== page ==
A History Of Rappers Who Experiment With Singing

Drake, imma let you finish, but Lauryn Hill had one of the greatest singing and rapping careers of all time…           

We often associate Drake with pioneering the blend of singing and rapping in records, but in fact, emcees have been sharing their vocals for decades. There is a whole history of rappers experimenting with singing, setting the foundation for the rise in R&B fused hip hop songs that have become so popular. Without these rappers paving the way, there would be no 808s and Heartbreaks nor Drake’s sound that has opened up questions about masculinity in hip hop.

Bone Thugs-n-Harmony owned the 90’s and made an entire career based on the blend of rapping and singing, especially on their second album E. 1999 Eternal with the #1 single “Tha Crossroads.”

In 1997, The Notorious B.I.G. released his second studio album Life After Death, which featured the entire singing record “Playa Hater.”

The Miseducation of Lauryn Hill in 1998 pushed the boundaries of what an emcee was capable of with her soulful lyricism and beautiful vocals on “Ex-Factor,” “I Used To Love Him,” and “Everything Is Everything."

Also in 1998, Black Star, the hip hop duo released their one joint album Mos Def & Talib Kweli Are Black Star featuring the vocals of Mos Def on “Definition.”

Outkast can be given credit for pioneering the Southern hip hop sound which included their fusion of rapping, poetry and soul records. Particularly Andre 3000 utilized singing on his joint solo project The Love Below. But long before then, the duo were testing the rapping culture with singing tracks such as “Rosa Parks” and “Ms. Jackson.”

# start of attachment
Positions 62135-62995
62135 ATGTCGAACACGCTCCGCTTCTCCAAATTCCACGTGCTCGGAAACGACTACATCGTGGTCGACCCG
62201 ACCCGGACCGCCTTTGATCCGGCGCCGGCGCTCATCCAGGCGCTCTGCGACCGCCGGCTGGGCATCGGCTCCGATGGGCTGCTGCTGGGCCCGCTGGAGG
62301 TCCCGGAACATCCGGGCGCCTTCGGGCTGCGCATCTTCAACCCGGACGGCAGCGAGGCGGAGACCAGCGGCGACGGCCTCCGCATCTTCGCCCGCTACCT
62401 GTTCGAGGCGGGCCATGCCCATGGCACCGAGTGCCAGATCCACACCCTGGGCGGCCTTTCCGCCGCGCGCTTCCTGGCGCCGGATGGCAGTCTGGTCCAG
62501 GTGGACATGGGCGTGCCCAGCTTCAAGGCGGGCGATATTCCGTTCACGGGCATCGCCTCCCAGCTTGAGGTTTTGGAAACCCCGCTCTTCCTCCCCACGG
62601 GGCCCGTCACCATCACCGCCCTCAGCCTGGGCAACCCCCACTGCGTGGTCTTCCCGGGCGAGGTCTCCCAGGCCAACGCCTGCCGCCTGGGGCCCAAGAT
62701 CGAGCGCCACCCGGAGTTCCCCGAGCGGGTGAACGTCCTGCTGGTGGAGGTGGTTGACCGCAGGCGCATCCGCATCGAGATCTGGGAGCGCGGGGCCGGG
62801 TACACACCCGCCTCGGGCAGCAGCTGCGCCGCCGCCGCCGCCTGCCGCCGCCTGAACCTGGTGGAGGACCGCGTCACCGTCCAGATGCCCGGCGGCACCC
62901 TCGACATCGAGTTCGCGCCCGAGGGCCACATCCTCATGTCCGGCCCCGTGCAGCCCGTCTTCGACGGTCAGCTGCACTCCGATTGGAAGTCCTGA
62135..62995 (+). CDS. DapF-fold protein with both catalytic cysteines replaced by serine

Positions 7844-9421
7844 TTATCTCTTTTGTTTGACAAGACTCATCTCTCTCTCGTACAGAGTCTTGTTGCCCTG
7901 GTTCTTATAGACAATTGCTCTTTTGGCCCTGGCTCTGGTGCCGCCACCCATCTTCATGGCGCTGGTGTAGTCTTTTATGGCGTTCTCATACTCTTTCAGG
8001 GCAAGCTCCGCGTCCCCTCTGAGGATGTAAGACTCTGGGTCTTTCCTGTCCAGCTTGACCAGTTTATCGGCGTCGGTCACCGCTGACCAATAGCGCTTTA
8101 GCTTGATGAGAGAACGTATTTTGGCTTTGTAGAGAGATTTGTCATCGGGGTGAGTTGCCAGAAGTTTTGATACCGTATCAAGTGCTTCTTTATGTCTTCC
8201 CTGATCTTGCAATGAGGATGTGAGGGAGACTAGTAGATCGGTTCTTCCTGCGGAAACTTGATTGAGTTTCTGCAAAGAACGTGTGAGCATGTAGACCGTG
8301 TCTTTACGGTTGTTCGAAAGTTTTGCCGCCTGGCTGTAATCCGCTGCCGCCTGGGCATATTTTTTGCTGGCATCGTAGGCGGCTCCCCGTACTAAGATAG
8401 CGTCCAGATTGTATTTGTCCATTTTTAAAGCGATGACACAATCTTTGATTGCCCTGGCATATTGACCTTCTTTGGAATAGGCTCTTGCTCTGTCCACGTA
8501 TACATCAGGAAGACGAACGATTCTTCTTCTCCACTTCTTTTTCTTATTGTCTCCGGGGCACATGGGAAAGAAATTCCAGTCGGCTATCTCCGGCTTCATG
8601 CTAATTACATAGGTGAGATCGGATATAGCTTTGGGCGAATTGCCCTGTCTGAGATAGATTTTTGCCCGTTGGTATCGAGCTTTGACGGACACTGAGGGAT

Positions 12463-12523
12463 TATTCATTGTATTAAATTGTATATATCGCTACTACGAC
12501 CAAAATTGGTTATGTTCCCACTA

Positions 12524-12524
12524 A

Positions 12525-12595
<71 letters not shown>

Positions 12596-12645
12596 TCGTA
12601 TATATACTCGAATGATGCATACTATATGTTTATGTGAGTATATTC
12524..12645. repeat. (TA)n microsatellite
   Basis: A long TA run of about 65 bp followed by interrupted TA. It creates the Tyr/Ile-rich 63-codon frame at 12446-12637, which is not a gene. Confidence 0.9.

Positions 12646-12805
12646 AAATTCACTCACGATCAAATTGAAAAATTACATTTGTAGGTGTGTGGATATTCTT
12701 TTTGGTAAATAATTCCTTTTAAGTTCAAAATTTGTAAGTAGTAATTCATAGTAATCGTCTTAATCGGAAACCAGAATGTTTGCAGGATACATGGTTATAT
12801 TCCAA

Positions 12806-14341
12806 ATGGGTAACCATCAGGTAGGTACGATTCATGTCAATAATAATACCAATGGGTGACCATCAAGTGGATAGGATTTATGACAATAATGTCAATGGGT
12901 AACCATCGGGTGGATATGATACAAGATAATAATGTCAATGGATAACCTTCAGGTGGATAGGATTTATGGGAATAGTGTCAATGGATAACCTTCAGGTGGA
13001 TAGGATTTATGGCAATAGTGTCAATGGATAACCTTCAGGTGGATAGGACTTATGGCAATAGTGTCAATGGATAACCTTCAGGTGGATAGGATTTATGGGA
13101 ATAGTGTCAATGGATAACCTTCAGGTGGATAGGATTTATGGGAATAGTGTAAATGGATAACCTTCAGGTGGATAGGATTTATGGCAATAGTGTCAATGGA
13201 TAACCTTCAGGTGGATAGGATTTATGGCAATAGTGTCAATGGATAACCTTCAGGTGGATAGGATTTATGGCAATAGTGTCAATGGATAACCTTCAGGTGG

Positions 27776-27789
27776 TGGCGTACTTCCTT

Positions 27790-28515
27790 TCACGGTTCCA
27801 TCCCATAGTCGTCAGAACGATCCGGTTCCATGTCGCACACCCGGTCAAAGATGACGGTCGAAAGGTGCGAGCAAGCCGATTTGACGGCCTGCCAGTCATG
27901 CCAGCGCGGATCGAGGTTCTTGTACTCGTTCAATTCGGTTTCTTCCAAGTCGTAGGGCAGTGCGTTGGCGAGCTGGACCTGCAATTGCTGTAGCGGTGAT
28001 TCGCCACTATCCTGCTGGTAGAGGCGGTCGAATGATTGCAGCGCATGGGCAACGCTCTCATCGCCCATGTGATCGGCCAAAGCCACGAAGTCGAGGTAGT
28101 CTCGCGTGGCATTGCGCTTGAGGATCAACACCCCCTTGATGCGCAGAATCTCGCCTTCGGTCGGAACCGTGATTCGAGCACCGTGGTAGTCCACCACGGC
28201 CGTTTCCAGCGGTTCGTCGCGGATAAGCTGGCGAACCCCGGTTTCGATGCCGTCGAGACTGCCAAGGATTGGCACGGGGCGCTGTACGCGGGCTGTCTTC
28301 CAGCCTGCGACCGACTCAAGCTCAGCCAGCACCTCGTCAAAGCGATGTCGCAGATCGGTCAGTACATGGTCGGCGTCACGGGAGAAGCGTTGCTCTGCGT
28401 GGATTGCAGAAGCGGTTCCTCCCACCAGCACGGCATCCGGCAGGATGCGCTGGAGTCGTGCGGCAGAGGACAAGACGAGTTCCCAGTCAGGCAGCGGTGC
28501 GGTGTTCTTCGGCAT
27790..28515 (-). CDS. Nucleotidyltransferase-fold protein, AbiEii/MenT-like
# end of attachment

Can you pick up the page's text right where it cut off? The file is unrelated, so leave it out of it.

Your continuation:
Ja Rule was certainly one of the original artists who identified as a rapper and singer providing hit singles from 1999-2004.  Collaborating with R&B singers on many of his popular records, Ja sang with them on “Between Me And You,” “Put It On Me,” “Always On Time” and the remix to Jennifer Lopez’s “I’m Real.”

Lisa “Left Eye” Lopez was the emcee of the female pop group TLC and their sound crossed multiple genres including R&B and Hip Hop.

Along with groundbreaking music videos, Missy Elliot is also known for records that incorporate hip hop, pop and R&B sounds. She used her voice as a diverse instrument particularly on “Hot Boyz” and “One Minute Man.”

Pharrell has never been confined by labels and that includes his career as rapper/singer. His debut album In My Mind featured his beautiful vocals, unique lyricism and brilliant production.

50 Cent experimented with singing on many of his hooks, most famously on “Just A Little Bit” and “Many Men” on his debut album Get Rich Or Die Tryin’ in 2005.

Although Lil Wayne’s singing ability is questionable, he has nonetheless ventured into singing on records. Some of his most successful use of vocals were his singles “Pussy Money Weed,” “Single,” and “How To Love.”

Kid Cudi mentored by Kanye West, helped Ye with 808s & Heartbreaks which opened up a whole new genre of hip hop. The auto-tuned singing is the same technique Drake utilizes on the majority of his records and allowed for vulnerability in hip hop. Cudi then went on to drop his debut album Man On The Moon, which fused singing and rapping in similar ways. His entire career has been based on this fusion and Kid Cudi sings on every album and almost every song he puts out.